By: Tony Case
86% say they are satisfied or somewhat
satisfied with Associated Press services
and 81% believe the wire is a good value sp.
EDITORS SAY THEIR top challenges these days are inadequate resources, too little time and ever-changing technology, according to an Associated Press Managing Editors survey of AP subscribers.
Respondents were generally pleased with the news cooperative’s reporting on national and international events, Washington and sports but thought it could do a better job of state coverage.
Of the 486 editors who answered a questionnaire mailed to 1,500 AP members in April, 86% said they were satisfied or somewhat satisfied with AP services and 81% believed the wire was a good value. Only 64% judged the performance of individual state bureaus as good or excellent.
The bureaus were criticized in the areas of identifying trends, illustrating stories, providing sidebars and spot news photos, and covering health, agriculture and business.
The findings were reported at the recent APME convention by Reid MacCluggage, who is chairman of the AP critique committee, which designed the survey, and editor of the Day, New London, Conn., which financed the project. The Milwaukee Journal research department, under the leadership of director of public opinion research Jeff Browne, conducted the survey.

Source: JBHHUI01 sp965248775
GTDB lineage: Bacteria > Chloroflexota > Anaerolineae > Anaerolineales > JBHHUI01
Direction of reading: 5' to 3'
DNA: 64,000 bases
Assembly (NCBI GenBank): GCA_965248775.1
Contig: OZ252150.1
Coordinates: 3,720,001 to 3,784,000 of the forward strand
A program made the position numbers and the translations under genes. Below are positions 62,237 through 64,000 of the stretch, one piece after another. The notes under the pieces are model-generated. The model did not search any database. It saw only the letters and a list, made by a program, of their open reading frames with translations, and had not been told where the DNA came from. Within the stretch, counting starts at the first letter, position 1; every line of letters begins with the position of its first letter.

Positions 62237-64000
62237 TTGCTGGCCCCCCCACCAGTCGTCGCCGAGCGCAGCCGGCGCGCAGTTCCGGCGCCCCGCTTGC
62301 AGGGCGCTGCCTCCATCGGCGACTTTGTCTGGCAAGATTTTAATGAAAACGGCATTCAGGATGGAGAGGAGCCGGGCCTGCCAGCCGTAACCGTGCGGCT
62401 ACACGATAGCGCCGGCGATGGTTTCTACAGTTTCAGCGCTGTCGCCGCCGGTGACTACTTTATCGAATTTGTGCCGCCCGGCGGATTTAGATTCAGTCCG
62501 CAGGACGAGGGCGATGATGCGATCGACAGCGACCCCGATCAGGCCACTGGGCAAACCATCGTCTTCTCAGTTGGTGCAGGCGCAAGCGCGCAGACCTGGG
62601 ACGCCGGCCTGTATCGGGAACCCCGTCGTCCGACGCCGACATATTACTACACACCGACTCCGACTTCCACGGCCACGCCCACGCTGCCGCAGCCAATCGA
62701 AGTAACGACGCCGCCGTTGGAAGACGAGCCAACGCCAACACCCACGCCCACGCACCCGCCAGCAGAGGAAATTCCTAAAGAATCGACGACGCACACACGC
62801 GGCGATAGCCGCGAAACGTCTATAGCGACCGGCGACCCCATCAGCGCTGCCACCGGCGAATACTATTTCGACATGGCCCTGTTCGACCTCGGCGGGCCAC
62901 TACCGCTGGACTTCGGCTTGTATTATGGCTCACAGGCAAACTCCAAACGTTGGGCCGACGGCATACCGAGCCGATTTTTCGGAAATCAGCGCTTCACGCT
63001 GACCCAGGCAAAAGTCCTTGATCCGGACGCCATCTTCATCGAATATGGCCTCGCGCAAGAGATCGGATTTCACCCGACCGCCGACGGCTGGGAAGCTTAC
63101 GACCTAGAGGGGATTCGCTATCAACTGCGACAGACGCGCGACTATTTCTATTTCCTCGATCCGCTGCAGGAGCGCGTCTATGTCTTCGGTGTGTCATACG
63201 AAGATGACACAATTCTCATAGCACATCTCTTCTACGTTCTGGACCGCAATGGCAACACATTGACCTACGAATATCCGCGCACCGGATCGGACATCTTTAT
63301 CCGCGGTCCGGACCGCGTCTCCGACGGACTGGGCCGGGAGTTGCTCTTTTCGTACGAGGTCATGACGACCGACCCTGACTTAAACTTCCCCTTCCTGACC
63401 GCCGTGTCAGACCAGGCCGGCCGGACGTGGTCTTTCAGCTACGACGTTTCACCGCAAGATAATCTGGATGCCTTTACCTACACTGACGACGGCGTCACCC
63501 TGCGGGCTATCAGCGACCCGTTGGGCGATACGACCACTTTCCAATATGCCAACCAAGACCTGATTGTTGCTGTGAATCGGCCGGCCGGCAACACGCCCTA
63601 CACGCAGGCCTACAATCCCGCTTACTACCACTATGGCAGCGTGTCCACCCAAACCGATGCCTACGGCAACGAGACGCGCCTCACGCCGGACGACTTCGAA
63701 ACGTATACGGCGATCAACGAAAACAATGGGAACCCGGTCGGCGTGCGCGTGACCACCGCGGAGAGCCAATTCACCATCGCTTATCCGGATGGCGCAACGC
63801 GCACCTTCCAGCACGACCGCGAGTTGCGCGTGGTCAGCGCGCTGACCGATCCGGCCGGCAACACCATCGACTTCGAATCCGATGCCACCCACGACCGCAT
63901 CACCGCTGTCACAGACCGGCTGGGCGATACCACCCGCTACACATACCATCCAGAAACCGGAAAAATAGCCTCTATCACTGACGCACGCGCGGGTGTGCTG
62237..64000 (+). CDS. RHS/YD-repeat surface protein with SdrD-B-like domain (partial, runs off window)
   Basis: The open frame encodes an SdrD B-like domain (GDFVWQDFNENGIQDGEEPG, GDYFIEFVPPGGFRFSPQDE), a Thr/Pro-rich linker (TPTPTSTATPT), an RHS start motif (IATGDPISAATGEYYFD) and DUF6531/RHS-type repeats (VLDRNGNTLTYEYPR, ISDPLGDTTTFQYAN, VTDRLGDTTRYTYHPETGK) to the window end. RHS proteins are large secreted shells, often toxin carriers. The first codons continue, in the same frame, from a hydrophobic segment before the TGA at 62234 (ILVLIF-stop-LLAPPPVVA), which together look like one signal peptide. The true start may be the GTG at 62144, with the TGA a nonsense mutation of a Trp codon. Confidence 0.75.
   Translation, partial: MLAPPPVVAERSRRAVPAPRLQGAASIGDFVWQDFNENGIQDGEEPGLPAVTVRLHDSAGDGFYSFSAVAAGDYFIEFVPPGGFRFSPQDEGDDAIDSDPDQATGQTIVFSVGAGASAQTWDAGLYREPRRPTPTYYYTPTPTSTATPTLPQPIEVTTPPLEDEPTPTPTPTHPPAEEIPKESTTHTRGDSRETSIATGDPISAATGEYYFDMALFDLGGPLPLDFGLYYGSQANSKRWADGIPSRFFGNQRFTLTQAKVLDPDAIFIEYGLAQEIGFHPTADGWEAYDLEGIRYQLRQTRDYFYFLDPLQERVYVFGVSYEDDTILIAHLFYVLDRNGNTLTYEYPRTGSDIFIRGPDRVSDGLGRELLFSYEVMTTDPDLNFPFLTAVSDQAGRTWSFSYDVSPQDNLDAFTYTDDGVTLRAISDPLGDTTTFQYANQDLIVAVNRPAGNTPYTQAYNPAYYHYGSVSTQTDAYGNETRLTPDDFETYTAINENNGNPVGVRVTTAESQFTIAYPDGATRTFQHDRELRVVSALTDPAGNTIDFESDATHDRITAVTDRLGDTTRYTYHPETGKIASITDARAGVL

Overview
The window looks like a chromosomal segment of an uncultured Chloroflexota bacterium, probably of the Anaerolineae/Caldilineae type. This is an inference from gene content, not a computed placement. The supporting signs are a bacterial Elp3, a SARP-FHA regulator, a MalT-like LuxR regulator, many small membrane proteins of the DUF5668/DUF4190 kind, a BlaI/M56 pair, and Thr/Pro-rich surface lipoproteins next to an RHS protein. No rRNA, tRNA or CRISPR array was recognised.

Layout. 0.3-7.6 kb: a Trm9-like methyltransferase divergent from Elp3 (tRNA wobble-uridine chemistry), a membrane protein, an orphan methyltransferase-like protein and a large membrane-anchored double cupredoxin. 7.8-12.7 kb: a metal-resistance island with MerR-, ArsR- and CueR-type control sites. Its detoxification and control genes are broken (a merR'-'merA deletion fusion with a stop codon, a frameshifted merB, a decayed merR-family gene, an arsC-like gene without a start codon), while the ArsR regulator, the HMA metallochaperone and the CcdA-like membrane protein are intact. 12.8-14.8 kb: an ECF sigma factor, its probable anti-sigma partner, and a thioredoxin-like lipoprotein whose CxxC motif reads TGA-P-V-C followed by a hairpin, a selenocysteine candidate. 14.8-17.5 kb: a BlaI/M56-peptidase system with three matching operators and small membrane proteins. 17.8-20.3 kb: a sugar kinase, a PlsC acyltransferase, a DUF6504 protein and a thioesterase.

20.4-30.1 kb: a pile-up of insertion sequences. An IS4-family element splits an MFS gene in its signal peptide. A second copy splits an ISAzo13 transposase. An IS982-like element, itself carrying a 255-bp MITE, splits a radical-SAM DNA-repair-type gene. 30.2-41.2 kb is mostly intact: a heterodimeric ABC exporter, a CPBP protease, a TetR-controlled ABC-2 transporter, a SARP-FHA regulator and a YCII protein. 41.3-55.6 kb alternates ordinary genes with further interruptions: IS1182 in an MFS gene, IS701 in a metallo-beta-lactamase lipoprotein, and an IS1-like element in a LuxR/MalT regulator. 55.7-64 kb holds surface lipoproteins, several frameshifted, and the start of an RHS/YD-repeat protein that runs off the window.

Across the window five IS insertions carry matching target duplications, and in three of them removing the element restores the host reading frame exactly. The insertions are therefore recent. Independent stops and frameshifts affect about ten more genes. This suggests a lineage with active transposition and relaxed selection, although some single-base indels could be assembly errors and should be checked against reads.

AP president and CEO Lou Boccardi noted at the Philadelphia gathering that AP is in the midst of a three-year program to add 50 people to the bureaus in response to complaints about state coverage. He urged member newspapers to help improve the state reports by contributing news to AP’s bureaus.
Bill Ahearn, vice president and executive editor, said AP is using various means to improve state reporting, including bureau training programs and seminars for news editors.
“State reports are the life lines of the AP. Individually, each one generates and contributes to the state’s news agenda. Collectively, they feed, support and reinforce each day’s national news and photo report,” he said.
Nearly two-thirds of the survey respondents said their papers take news services in addition to AP because of those organizations’ expertise, writing quality, enterprise or initiative. But AP beat the competition when it came to timeliness and completeness, and a large majority said AP’s technical performance was superior.
Larger papers were more critical of AP than smaller ones in several key areas, including national and state coverage, education, health, business and education reporting, identifying trends, and the dissemination of graphics and statistics. Seventy percent of survey respondents represented papers with less than 50,000 circulation.
Editors of evening dailies were evenly divided on whether AP provides them with fresh news and features.
?( Bill Ahearn, vice president and executive editor, said AP is using various means to improve state reporting, including bureau training programs and seminars for news editors.) [Photo & Caption]